MR: My work tends to travel much further than I do haha! The beauty of working remotely is that you can work for anybody, anywhere, power of the internet I suppose. But I’ve been to some great places, mixing work and pleasure, they tend to go hand in hand. Wherever I am going, I’ll usually arrange to pop in and see some industry friends, existing and potentially new clients. Berlin, NYC, Stockholm, Paris have all been great. I currently have some work showcasing at Beijing Design Week. I would’ve loved to have gone over for that. Hopefully next time.


Have there been any standout publications / books / exhibitions your work’s been a part of that you’ve been particularly proud of?

MR: Saturday’s Kids is way up there, a lifetime’s achievement, career wise. It’s all I’ve ever wanted to do really, my own illustrated book. Working with Mundial Magazine is great, be it press, events or online, always something good going on there. Any coverage is always nice, Proper Mag, more recently another. Exhibiting at The AOI Awards in the grandeur of Somerset House London was fantastic, it also went on tour for a year too. Illustrated 15 at The Old Truman Brewery was another great event, exhibiting at Pictoplasma – La Gait Lyrique Gallery in Paris was cool. Any features or exhibitions are always good, it’s a nice feeling that people like to share or come and see your work.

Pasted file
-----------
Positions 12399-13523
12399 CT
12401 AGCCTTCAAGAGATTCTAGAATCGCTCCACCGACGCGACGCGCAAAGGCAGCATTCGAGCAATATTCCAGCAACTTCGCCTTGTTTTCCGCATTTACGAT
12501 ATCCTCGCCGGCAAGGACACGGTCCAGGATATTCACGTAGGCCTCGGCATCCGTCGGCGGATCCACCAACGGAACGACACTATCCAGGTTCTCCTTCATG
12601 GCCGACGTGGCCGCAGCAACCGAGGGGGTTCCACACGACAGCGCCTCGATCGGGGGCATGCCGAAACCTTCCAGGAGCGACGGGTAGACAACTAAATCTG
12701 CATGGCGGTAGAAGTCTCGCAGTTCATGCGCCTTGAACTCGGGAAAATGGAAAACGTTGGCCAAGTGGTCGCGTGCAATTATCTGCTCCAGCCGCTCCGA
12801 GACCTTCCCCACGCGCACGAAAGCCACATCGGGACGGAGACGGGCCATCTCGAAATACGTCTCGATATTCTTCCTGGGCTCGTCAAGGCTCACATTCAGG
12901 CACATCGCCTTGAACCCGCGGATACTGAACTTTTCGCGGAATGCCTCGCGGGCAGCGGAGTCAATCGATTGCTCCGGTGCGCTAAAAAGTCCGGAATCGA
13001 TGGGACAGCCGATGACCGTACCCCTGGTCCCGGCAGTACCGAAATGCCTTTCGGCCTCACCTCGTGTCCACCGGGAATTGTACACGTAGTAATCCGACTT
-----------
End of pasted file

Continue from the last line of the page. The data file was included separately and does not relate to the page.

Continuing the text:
Do you have a favourite piece / project?

MR: I enjoy all projects I work on to be honest, be it commercial or personal. Personally, Animal Alphabet is a favourite, partly because it was so well received, but also, it was a real challenge to get the letters to work in an illustrated form. It’s gratifying to get such fantastic feedback from your peers, clients, judges and the general public alike. It was a fulfilling achievement. I also love adding to my ‘Lyrics’ series. Songs are always very personal, so to able to interpret that visually, is a bonus too.


What’s the best achievement in your career so far?